Kerry Downes (3)

Now that I’m back in London, I’ve been looking back at Kerry Downes’s books, following his death on August 11th.

The best account of how Downes came to study Hawksmoor appears in Owen Hopkins’s book, From the Shadows: The Architecture and Afterlife of Nichooas Hawksmoor, which, based on letters Downes wrote to him, describes how he and his father, who was organist at the Brompton Oratory – this helps to explain his susceptibility to the baroque – visited the Hawksmoor churches on cycling expeditions – they were long ones – from Ealing, where they lived and where Downes attended Ealing Priory School. What I had forgotten is that there was a plan to pull down Christ Church, Spitalfields in 1960, which led to the establishment of The Hawksmoor Committee, with John Betjeman, of course, as its chairman and Kerry Downes as an active member, organising a small exhibition of Hawksmoor drawings for the Arts Council in September 1962. Hard to remember that there was a time when Hawksmoor was not so appreciated.

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Hereford Cathedral (3)

Now that I have acquired a more recent edition of Pevsner – the revised 2012 edition – I can add a few more pictures of Hereford Cathedral.

As seen from Church Street:-

A coffin-lid in the north-east transept, described as late 13th. century, but which we both thought looked earlier:-

A fifteenth-century statue of John the Baptist down in the crypt:-

And the walls of the corridors in the College of the Vicars Choral, where twenty-six vicars lived in cell-like accommodation:-

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Pages of Cheshire Street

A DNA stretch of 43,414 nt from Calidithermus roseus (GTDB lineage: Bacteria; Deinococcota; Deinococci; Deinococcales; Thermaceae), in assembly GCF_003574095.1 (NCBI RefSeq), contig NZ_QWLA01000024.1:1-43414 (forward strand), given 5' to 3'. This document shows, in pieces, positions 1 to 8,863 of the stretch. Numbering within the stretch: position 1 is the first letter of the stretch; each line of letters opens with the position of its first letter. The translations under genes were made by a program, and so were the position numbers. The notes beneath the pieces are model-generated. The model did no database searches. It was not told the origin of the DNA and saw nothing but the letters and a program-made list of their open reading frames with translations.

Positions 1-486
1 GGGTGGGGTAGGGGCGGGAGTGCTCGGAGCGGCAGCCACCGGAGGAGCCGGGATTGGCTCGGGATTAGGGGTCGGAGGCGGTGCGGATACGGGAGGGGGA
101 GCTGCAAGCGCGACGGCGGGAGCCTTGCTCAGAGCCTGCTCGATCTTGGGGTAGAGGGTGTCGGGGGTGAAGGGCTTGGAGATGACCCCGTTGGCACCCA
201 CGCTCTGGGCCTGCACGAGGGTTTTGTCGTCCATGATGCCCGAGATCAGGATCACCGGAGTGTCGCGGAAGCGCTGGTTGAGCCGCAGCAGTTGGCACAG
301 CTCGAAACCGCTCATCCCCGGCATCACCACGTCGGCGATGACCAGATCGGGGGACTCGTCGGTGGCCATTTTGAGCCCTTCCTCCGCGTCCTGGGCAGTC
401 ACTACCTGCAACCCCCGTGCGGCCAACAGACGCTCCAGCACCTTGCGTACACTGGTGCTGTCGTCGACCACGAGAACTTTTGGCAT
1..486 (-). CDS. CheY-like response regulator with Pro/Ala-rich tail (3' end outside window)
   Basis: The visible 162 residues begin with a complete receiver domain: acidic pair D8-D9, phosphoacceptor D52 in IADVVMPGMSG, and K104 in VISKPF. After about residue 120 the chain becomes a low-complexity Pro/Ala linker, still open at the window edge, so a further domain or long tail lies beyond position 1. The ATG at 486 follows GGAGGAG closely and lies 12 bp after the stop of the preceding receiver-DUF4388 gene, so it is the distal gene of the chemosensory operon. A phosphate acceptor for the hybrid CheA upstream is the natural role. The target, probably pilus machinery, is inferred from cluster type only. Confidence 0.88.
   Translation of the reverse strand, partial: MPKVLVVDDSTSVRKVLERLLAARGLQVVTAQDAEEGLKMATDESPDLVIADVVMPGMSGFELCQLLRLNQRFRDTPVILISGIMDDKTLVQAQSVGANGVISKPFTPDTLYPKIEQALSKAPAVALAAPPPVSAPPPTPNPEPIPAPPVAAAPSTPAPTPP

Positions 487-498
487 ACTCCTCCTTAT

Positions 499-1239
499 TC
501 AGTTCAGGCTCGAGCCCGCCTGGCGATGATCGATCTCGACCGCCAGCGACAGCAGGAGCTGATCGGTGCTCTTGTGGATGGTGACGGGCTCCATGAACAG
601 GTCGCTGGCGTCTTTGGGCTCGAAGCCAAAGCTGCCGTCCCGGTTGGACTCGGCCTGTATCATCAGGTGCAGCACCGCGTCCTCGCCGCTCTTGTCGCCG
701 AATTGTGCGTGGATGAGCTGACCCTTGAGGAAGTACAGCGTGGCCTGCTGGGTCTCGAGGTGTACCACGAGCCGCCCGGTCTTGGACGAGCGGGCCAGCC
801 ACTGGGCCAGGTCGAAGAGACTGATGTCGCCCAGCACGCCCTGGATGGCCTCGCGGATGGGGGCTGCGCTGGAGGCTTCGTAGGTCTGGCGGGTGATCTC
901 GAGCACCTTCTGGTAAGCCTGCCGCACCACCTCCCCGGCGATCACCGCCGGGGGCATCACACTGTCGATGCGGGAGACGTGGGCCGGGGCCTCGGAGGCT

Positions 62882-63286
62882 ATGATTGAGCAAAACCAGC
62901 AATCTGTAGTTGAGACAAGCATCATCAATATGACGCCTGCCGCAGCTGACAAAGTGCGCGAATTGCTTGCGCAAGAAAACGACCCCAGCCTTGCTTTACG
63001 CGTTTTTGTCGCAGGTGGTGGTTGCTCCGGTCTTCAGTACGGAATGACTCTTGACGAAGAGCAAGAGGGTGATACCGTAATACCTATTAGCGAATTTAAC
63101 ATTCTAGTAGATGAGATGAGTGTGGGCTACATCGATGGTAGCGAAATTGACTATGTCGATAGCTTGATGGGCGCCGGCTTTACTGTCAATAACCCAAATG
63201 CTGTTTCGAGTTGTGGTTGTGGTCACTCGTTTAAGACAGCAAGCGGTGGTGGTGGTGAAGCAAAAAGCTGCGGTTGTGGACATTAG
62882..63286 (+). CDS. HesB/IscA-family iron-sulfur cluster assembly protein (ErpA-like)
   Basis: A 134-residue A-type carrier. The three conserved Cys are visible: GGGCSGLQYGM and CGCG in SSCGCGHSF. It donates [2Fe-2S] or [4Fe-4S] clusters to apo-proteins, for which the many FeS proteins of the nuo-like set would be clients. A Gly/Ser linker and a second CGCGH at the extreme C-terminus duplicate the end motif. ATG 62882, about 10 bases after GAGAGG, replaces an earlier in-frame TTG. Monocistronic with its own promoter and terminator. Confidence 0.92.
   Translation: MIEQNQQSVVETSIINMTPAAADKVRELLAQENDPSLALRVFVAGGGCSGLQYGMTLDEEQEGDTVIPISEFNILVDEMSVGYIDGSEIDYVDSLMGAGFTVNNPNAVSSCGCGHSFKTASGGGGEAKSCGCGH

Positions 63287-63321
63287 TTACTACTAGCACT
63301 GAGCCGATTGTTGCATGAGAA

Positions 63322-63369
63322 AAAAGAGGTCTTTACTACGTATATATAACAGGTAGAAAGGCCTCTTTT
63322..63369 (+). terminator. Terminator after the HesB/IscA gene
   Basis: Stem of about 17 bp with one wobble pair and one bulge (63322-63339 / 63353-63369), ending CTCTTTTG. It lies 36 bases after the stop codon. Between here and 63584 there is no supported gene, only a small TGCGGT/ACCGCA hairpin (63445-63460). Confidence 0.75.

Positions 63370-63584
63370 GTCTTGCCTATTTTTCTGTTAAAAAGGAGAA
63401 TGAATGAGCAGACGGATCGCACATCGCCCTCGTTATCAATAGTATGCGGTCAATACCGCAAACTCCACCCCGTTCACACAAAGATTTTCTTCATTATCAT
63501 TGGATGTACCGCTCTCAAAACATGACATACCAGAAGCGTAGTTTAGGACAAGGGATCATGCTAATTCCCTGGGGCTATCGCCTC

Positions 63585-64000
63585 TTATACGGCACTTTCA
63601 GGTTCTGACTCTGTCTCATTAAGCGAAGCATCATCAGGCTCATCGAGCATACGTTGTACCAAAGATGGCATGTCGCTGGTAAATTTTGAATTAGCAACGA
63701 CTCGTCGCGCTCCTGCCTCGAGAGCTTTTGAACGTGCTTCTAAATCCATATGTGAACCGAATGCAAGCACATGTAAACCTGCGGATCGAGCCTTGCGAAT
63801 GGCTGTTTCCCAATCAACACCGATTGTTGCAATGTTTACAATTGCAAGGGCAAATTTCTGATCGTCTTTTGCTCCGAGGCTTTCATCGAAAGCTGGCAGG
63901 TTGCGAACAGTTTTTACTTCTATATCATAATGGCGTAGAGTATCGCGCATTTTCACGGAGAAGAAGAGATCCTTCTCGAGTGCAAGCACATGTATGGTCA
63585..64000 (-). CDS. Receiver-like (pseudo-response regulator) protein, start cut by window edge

I had heard on the grapevine that Pages of Hackney, a very nice, small, well stocked, independent bookshop on the Lower Clapton Road had opened a branch in Cheshire Street off Brick Lane. I went to investigate. It’s devoted to women’s literature and writing across a wide range of subject matter, including a small art section at the back:-

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The Bell Foundry Petition (2)

Every time I write something about the Whitechapel Bell Foundry, I am impressed by the scale of the response. Yesterday, it was all over the twittersphere: a sense of pain and anguish that we have somehow allowed a working Foundry, which has been in continuous existence for over four hundred years and produced the bells of Big Ben, to be closed down and sold to a New York venture capitalist to be butchered as a boutique hotel. But worse than this, it has been done with the consent and co-operation of the authorities: Historic England, who believe that it is better to co-operate with the destroyers, rather than, as is their moral and statutory duty, resist them.

I hope that now at least there is a possibility that local democracy will come into play and Tower Hamlets will do what it can to reinstate the Foundry by supporting the detailed plans which have been drawn up by the United Kingdom Historic Building Preservation Trust, following the model of what they have done at Middleport Pottery in Stoke-on-Trent.